• Each UI component (TextView, EditText) is found using findViewById, which is a common source of boilerplate code.
  • I set a doAfterTextChanged listener that will run after the user inputs some value on the EditText component. When the value is changed it will run the code inside the listener.
  • In this step, I manually get the value from the EditText component, and do the calculation by calling the calculateTip function, after that, I update the state of the TextView component by explicitly setting the value of the result TextView.

In Jetpack Compose, I attempted to replicate the same app, resulting in less code and a more intuitive and efficient method of managing the app's state. By employing Composable Functions, state can be managed reactively, which means that when the state changes, only the UI components dependent on that state will be updated. This process is referred to as re-composition in Jetpack Compose.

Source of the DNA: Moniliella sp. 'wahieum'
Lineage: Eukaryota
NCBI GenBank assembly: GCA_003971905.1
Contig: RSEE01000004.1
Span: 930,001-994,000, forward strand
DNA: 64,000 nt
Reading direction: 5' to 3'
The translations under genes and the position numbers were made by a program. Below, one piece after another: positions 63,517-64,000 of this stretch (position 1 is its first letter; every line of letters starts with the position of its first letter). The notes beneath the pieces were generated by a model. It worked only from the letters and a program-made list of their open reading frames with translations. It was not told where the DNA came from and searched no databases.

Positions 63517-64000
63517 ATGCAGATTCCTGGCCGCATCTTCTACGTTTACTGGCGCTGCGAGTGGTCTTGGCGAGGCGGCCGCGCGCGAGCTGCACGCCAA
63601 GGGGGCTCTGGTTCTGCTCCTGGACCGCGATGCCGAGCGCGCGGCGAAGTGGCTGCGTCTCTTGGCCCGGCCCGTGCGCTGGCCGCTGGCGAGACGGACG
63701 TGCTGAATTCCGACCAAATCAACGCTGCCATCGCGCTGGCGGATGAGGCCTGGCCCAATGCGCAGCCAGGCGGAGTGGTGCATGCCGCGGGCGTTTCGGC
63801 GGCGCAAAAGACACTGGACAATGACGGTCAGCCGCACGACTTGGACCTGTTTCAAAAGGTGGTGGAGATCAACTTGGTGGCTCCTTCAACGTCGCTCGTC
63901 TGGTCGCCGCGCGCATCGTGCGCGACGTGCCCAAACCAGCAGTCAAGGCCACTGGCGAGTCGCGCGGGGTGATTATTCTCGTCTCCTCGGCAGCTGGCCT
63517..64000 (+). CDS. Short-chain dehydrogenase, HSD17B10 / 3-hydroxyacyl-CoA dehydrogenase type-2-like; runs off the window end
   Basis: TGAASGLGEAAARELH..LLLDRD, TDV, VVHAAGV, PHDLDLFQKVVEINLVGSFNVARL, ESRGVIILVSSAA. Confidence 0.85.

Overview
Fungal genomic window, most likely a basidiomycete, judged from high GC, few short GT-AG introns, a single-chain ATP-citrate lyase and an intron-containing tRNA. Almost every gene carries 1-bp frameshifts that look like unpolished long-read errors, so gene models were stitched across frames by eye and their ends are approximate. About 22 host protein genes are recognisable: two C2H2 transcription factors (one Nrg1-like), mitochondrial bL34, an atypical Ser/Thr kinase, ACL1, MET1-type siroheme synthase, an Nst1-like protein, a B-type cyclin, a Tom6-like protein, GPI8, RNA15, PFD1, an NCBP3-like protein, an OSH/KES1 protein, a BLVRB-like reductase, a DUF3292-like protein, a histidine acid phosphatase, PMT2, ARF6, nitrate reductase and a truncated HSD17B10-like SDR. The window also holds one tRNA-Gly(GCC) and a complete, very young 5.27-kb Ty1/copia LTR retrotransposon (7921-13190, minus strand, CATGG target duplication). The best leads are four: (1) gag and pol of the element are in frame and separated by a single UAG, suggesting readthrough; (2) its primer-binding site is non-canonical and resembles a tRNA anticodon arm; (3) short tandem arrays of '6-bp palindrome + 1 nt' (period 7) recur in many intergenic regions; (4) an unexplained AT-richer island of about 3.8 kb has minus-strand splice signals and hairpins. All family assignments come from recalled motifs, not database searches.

Here's the example using Compose:

In MainActivity, we simply invoke the composable function; there's no need to load the UI separately.


Here, I've created a composable function named TipCalculatorApp, which constructs the same UI as in the previous XML Views layout. However, instead of defining the UI in an XML file, I've created it using Kotlin, resulting in cleaner code.

Let's break down the Composable function mentioned above:

  • When using Jetpack Compose, we must create a composable function by putting annotation composable above our function name, in code it’s indicated with @Composable.
  • In the code I have 1 state called amountInput, this state will contain the value of user input which is managed by Compose’s state management system.
  • The mutableStateOf function is a function to create an observable MutableState so Compose can observe the value of this state and trigger a recomposition to update the UI.